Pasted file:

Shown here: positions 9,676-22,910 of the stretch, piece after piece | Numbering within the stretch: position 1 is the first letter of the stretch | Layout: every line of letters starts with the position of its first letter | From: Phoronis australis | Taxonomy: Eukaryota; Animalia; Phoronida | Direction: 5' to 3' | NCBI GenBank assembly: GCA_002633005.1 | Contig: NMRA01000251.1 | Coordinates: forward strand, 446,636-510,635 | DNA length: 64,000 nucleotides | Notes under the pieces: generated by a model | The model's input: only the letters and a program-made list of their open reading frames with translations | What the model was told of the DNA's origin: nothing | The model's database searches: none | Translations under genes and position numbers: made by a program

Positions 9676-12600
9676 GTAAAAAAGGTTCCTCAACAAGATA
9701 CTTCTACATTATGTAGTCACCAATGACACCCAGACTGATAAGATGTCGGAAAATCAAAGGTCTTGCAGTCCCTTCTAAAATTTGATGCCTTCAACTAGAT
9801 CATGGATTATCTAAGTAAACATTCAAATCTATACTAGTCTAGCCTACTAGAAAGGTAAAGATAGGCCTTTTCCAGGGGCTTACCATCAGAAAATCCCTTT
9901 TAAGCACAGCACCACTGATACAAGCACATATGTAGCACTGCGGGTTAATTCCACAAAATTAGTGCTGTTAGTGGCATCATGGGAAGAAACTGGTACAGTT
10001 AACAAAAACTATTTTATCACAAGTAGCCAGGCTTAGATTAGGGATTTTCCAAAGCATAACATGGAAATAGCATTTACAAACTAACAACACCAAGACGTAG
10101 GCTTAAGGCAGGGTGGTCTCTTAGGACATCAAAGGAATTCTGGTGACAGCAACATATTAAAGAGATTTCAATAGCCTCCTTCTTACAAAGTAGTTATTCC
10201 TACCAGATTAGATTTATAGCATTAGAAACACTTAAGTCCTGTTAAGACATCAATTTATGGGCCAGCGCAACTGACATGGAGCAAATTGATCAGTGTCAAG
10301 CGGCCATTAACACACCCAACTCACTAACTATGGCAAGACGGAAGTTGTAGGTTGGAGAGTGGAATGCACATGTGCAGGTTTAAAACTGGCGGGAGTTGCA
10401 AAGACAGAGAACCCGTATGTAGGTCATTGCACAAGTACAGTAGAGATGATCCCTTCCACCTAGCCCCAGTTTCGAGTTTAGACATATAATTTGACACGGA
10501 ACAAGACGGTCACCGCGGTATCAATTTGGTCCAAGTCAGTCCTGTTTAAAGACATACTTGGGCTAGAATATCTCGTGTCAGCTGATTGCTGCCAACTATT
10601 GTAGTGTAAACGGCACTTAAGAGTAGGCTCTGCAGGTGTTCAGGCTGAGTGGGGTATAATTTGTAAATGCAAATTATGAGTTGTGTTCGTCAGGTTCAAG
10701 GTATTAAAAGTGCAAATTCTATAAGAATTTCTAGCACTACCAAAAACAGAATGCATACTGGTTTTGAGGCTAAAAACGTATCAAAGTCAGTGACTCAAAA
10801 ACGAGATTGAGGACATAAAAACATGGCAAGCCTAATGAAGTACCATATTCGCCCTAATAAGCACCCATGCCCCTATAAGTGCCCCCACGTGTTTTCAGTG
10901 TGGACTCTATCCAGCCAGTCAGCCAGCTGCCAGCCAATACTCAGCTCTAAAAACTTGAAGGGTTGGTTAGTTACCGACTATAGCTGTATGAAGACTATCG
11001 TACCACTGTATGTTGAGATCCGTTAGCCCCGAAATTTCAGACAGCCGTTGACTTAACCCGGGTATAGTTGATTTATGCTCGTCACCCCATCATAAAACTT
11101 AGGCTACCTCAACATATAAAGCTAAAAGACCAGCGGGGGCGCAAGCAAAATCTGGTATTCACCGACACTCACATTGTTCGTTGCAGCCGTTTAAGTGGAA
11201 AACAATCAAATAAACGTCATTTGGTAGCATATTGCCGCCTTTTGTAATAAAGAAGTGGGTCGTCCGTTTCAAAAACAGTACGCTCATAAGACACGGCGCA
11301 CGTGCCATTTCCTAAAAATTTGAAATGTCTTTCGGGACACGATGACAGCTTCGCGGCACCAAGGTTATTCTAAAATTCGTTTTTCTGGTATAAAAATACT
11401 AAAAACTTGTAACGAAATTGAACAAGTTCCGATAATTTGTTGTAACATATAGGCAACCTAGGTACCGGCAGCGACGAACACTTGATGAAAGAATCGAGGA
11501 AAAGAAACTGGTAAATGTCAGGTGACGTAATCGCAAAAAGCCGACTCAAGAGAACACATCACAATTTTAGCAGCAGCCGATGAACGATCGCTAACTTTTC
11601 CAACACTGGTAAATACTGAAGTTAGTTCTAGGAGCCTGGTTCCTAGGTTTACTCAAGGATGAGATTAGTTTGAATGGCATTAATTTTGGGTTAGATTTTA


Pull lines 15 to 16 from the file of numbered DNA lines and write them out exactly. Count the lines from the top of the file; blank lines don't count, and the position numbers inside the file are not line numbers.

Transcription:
10801 ACGAGATTGAGGACATAAAAACATGGCAAGCCTAATGAAGTACCATATTCGCCCTAATAAGCACCCATGCCCCTATAAGTGCCCCCACGTGTTTTCAGTG
10901 TGGACTCTATCCAGCCAGTCAGCCAGCTGCCAGCCAATACTCAGCTCTAAAAACTTGAAGGGTTGGTTAGTTACCGACTATAGCTGTATGAAGACTATCG